A cheaper, better future: New microprocessors from Intel Corporation could revolutionize the market for flat-panel and slim-profile big screen televisions, according to a December 17 report by John Markoff in the New York Times. Leveraging large-scale integration, the company's chips and design expertise could yield big bright high-definition displays at prices far below today's. In what is perhaps a misquote of Intel executive Richard Doherty, Markoff predicts 50" liquid-crystal-on-silicon (LCoS) rear-projection "engines" selling for $1000 by the next winter holiday shopping season.
Intel president and chief operating officer Paul S. Otellini is expected to make an announcement at next month's Consumer Electronics Show (CES), beginning January 8 in Las Vegas. The company may also have prototypes on display. LCoS television sets from Philips, Sony, and other makers are already on the market, but the technology has the potential to compete against Texas Instruments' Digital Light Processing (DLP) as well as against current LCD and plasma display designs. The market for slim displays is hot and getting hotter, with dozens of companies leaping into the fray. Chipmakers like Intel have long offered "turnkey" designs for bulk purchasers of their semiconductors, thereby lowering engineering and startup costs for any manufacturer who cares to launch a production line. One result may be a flood of high-quality products from relatively unknown makers.
Panasonic HD LCD projector: On December 17, Panasonic announced its new PT-AE500. The lightweight (6.4lb) boasts a 1280 x 720 pixel LCD with a three-layer RGB structure, 850 ANSI Lumens brightness, and a contrast ratio of 1300:1. Color fidelity is said to be on par with some of the best projectors on the market, thanks to development work done in the Panasonic Hollywood Laboratory in collaboration with film industry experts. Refinements include an optimized lens system, automated 3:2 pulldown for best display of film-originated sources, 10-bit digital processing and gamma correction, and a trigger output that can be yoked to an automated screen so that the screen lowers or rises when the projector is turned on or off. Picture quality is said to offer "extremely clear detail and fidelity when reproducing a high-quality video source."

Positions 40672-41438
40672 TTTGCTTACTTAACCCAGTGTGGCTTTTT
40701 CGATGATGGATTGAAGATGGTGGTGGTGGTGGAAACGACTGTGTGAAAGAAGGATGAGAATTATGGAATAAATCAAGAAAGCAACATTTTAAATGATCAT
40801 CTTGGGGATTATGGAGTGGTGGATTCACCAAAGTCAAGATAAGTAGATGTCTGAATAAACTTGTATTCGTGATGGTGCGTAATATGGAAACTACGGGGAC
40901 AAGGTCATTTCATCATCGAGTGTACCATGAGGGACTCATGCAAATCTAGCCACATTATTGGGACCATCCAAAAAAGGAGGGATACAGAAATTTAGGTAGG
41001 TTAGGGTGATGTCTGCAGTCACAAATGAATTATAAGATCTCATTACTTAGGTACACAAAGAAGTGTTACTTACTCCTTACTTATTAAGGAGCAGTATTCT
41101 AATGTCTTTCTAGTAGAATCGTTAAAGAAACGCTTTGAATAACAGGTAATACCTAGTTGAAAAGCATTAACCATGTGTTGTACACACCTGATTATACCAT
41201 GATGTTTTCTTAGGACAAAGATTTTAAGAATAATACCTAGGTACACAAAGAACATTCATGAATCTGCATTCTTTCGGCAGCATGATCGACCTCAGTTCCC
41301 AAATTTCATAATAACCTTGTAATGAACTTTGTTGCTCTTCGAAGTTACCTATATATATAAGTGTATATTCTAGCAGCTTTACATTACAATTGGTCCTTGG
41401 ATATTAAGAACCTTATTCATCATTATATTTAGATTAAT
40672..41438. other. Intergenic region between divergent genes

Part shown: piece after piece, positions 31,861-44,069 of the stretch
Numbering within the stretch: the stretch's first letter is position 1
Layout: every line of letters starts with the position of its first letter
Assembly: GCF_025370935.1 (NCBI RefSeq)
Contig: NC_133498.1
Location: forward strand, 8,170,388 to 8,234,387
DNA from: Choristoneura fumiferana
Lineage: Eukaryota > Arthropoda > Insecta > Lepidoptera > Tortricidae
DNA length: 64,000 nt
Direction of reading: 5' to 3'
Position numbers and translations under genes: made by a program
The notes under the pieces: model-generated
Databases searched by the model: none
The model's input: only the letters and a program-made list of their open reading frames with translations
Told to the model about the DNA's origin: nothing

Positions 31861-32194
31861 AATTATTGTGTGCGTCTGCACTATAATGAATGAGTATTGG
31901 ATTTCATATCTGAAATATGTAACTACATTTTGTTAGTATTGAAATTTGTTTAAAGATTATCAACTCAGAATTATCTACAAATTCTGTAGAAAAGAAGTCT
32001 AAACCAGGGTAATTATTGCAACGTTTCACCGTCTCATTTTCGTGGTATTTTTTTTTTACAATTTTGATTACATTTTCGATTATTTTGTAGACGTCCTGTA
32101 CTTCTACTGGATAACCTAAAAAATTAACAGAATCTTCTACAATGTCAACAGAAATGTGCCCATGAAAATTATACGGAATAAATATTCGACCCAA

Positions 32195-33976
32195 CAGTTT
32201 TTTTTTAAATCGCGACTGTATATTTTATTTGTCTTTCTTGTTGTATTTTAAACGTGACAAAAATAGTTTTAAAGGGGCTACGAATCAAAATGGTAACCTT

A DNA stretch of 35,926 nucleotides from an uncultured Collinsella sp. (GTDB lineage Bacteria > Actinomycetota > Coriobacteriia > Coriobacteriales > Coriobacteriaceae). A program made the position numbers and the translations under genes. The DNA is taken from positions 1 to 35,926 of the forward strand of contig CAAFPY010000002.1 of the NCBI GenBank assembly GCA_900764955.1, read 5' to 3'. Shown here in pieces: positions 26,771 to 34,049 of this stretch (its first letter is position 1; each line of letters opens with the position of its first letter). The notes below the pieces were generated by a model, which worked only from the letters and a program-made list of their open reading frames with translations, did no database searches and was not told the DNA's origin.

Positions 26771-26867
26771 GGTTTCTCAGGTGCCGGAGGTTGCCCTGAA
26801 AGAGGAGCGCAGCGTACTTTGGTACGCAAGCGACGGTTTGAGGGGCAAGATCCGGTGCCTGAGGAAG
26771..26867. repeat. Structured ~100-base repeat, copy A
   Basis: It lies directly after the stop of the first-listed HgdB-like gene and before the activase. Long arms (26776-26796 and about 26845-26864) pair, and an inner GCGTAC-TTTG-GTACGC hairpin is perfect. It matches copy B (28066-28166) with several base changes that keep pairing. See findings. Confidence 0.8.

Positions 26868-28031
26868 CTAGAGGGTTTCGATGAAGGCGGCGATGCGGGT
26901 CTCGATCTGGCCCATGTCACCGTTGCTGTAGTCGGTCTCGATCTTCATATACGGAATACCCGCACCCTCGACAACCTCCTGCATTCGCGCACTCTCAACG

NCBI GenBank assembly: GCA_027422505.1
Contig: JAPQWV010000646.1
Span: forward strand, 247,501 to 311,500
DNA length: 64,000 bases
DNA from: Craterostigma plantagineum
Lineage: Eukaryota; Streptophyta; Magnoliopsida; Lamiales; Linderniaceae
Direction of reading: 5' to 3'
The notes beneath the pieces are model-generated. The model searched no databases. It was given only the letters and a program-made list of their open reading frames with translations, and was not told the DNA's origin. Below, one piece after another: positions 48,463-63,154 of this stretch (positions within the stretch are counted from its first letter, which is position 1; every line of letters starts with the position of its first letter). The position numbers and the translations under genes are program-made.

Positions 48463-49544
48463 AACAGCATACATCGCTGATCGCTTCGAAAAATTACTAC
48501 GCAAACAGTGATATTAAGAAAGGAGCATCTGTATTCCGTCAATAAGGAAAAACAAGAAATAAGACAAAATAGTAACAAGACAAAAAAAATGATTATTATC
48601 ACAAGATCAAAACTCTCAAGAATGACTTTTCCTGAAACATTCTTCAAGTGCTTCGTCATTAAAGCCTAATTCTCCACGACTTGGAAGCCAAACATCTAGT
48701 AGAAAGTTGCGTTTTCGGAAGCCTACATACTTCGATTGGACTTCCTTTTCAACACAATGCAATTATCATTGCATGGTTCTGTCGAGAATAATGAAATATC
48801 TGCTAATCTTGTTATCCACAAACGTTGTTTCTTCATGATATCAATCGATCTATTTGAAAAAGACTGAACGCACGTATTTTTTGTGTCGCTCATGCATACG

Features include a DVI connection, component video and S-Video inputs, and a port for use with computer feeds. The PT-AE500's twin-blade fan generates only 27dB of operating noise, and the projector's "smooth screen" processing reduces the "screen door" effect that hampers quick-action shots on many LCD-based displays. Panasonic also builds in easy-to-adjust vertical and horizontal keystone correction. The PT-AE500 measures only 11" W x 3 11/32" H x 10 9/16" D, but can cast a 16:9 image up to 100" diagonally from only about 10' away. Best specification may be the price: $2499.95.
Sweetheart deals: Viacom Inc. (parent company of CBS and Paramount Pictures) and cable provider Comcast Corp. have disclosed a multiyear retransmission agreement. On December 18, the partners announced that Comcast would carry CBS flagship stations and cable channels, including Comedy Central, MTV, and Nickelodeon. The primary deal runs through 2008, with some aspects extending to 2011.
European Union regulators have approved a merger between General Electric's NBC and Vivendi Universal. On Friday December 19, the EU Commission gave the go-ahead for an 80% stake by NBC in Vivendi Universal Entertainment, the US entertainment arm of Vivendi Universal SA, which will retain a 20% interest. Value of the deal is estimated at $43 billion, and should reduce Vivendi Universal's staggering debt by $1.7 billion to under $5 billion by the end of next year. The new entity, NBC Universal, projects annual revenues of $13 billion from assets including the NBC Television, USA Network, Sci-fi Channel, CNBC, MSNBC, Bravo, Trio, Universal Pictures, Universal Television, five theme parks, and Spanish-language broadcaster Telemundo. Vivendi's remaining entertainment assets will include Universal Music Group and French film/television concern Canal Plus Group.